Alternative Press - February 1995

From The Official Website for Mark Eitzel & American Music Club
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Affairs Of The Heart
Publication: Alternative Press
Author: Jon Wiederhorn
Date: February 1995

He doesn't really belong here, and he knows it. A sad looking, balding man who has lived for years in some of San Francisco's shadier neighborhoods, American Music Club vocalist Mark Eitzel appears as out of place in the Riga Royal Hotel bar as Allen Ginsberg would at a surprise birthday party for Rush Limbaugh.

Dressed in a black-collared shirt with red carnation designs across the shoulders, and sitting behind a small sculpted table that seems too small to hold more than a couple of drinks, he seems both in awe and in contempt of the well-to-do folk that surround him.

"Neil Young stays here when he's in town," he comments. "He's a superstar. I could never be one-twentieth of the songwriter he is. I would love to play with him someday, but the likelihood of him having even heard of American Music Club is very, very slim."

Eitzel sighs at his own realization, then drops his eyes to the menu. If today were five years ago, he would doubtlessly have to pull up another table to hold the many bottles of beer he would be consuming. Those were the days of nihilistic self-immolation when he used to wobble around the stage in a drunken stupor, breaking glasses over his head and throwing himself to the floor, emulating Iggy Pop, while the rest of the band - Vudi (guitar), Danny Pearson (bass), Bruce Kaphan (keyboards) and Tim Mooney (drums) - played a strange, dramatic hybrid of weepy folk, melodic pop and kitschy lounge music. Back then he drank to anesthetize his pain, and bled for applause both literally and figuratively. These days, all his bleeding is vicarious, achieved through a poignant mix of personal lyrics and emotionally revealing songwriting.

"Quitting drinking was the best thing I ever did for myself. It gave me time to clear my head and think. But it's hard to be in the music business and not drink," Eitzel says. Today he still drinks, but only socially, and only in moderation. "I party when I drink. I have a really good time, and then the next day I won't drink. I try to do it for my own enjoyment, as opposed to closing the bar down every night."

When a waitress stops by and offers Eitzel a fine selection of micro brewery beers, he declines, ordering a cup of coffe instead. But regardless how sober he might be, Eitzel's songs still sting with intoxicated despair, tapping a kegfull of missed opportunities and broken promises. American Music Club's new record, San Francisco, by far the band's most uplifting record to date, is filled with catchy, crafty songs, yet the album is still fairly draining. Lines like "I don't need anyone's love/ I couldn't afford it anyway" ("Wish The World Away") and "I should trade in my watch 'cause all I do is watch the numbers slip away" ("Cape Canaveral") abound, delivered in a voice that veers from a tattered whisper to an agonized howl.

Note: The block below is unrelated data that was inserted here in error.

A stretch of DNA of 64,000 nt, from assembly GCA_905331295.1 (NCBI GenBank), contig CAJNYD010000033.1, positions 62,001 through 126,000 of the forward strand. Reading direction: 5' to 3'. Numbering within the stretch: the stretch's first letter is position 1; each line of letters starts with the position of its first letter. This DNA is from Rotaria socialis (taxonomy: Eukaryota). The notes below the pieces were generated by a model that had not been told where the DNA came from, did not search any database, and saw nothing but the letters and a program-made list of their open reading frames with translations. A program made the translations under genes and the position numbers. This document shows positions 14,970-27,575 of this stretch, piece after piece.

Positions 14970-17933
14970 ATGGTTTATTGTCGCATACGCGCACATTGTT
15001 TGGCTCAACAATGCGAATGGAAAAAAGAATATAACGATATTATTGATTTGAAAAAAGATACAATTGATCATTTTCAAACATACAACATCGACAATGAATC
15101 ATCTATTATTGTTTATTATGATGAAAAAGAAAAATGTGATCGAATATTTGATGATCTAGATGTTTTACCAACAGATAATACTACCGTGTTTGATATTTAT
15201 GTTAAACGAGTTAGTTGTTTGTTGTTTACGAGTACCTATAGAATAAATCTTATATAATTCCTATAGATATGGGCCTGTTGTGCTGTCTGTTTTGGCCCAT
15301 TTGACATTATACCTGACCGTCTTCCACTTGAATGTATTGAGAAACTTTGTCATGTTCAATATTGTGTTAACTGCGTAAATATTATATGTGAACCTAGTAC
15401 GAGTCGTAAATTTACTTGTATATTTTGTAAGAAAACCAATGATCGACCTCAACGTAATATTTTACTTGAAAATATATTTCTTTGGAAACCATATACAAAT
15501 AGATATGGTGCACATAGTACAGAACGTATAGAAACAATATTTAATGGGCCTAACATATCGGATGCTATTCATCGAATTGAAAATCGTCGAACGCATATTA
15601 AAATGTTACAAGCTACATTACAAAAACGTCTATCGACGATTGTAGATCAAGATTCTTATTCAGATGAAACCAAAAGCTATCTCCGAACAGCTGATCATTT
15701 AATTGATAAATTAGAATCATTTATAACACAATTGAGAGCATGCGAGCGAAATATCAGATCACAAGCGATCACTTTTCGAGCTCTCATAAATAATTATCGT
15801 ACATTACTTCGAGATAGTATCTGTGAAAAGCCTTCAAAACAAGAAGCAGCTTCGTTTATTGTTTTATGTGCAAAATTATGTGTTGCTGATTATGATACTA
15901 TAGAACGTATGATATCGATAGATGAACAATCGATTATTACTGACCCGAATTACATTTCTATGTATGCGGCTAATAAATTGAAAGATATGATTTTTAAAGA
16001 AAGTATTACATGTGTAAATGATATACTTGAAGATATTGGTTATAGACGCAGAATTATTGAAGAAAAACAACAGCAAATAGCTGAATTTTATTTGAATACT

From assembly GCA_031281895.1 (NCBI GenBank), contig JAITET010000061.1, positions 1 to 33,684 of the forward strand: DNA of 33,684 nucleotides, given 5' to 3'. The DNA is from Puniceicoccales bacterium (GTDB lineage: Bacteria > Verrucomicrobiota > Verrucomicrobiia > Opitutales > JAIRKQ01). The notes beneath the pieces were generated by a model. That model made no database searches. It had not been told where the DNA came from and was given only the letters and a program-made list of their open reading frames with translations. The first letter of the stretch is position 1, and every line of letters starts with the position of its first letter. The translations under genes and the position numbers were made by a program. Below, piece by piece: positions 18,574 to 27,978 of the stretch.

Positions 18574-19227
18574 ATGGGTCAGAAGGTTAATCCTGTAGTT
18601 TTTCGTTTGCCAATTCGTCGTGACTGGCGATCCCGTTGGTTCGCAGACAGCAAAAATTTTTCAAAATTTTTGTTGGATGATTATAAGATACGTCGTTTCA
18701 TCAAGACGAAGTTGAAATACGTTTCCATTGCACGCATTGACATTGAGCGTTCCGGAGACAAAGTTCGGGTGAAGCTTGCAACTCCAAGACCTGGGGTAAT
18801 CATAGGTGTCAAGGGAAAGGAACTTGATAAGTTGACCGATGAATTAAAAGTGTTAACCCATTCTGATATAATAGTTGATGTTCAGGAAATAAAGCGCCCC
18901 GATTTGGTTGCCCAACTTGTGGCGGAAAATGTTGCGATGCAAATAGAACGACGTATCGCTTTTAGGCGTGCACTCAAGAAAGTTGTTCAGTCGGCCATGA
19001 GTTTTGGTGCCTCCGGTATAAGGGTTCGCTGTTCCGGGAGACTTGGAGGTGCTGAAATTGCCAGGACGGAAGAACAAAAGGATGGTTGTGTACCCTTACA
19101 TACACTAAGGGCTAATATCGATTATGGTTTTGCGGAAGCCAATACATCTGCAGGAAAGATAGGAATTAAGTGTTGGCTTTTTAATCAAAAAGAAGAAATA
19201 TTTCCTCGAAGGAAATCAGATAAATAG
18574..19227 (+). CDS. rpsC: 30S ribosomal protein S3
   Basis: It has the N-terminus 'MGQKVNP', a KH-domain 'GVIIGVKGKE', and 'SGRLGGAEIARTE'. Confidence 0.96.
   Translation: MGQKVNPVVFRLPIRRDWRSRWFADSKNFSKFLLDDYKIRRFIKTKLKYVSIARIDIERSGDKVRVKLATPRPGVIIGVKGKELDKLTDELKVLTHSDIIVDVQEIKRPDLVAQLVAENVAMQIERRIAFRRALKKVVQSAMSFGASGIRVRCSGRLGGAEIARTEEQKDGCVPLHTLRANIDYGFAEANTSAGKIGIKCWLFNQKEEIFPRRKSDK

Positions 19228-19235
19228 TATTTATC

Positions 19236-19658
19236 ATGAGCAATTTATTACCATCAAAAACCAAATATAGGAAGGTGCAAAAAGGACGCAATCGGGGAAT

"I just love mopey, morose music," Eitzel admits. "It's my favorite stuff. The mopier, the better. People seem to find American Music Club difficult or painful to listen to, but I think it's really therapeutic. It's hard to make a medicine that doesn't also hurt you, and sometimes a real hurt can't be cured by aspirin. Sometimes morphine's the only thing that will do it. So maybe my songs are like morphine as opposed to aspirin."

While Eitzel freely admits his material is challenging, he hopes that the power of his songs will keep audiences interested even if they don't immediately bond with the music.

"They're coming up with new soft drinks nowadays that are sweet, bubbly and that you don't have to learn to like. One of the criticisms they had with Coca-Cola is that there is a learning curve to liking it, just like there's a learning curve to liking coffee or scotch. But once you like Coke, it's part of your life. I want to be like Coke."

When he makes a point, Eitzel often becomes animated, gesticulating enthusiastically while speaking in a soft, authoritative voice. At times, he looks like a cross between Martin Short's Saturday Night Live character Ed Grimley and a dime-store cigar salesman.

Onstage, however, Eitzel is as passionate and convincing as Neil Young, contorting his face into 100 aching wrinkles, delivering pretentious lines like "The world is held together by the wind that blows through Gena Rowland's hair" ("What Holds The World Together") and "All I have to offer you is archaeology and Christmas" ("Can You Help Me") with such heartfelt conviction it's hard not to get washed away in a flood of emotion.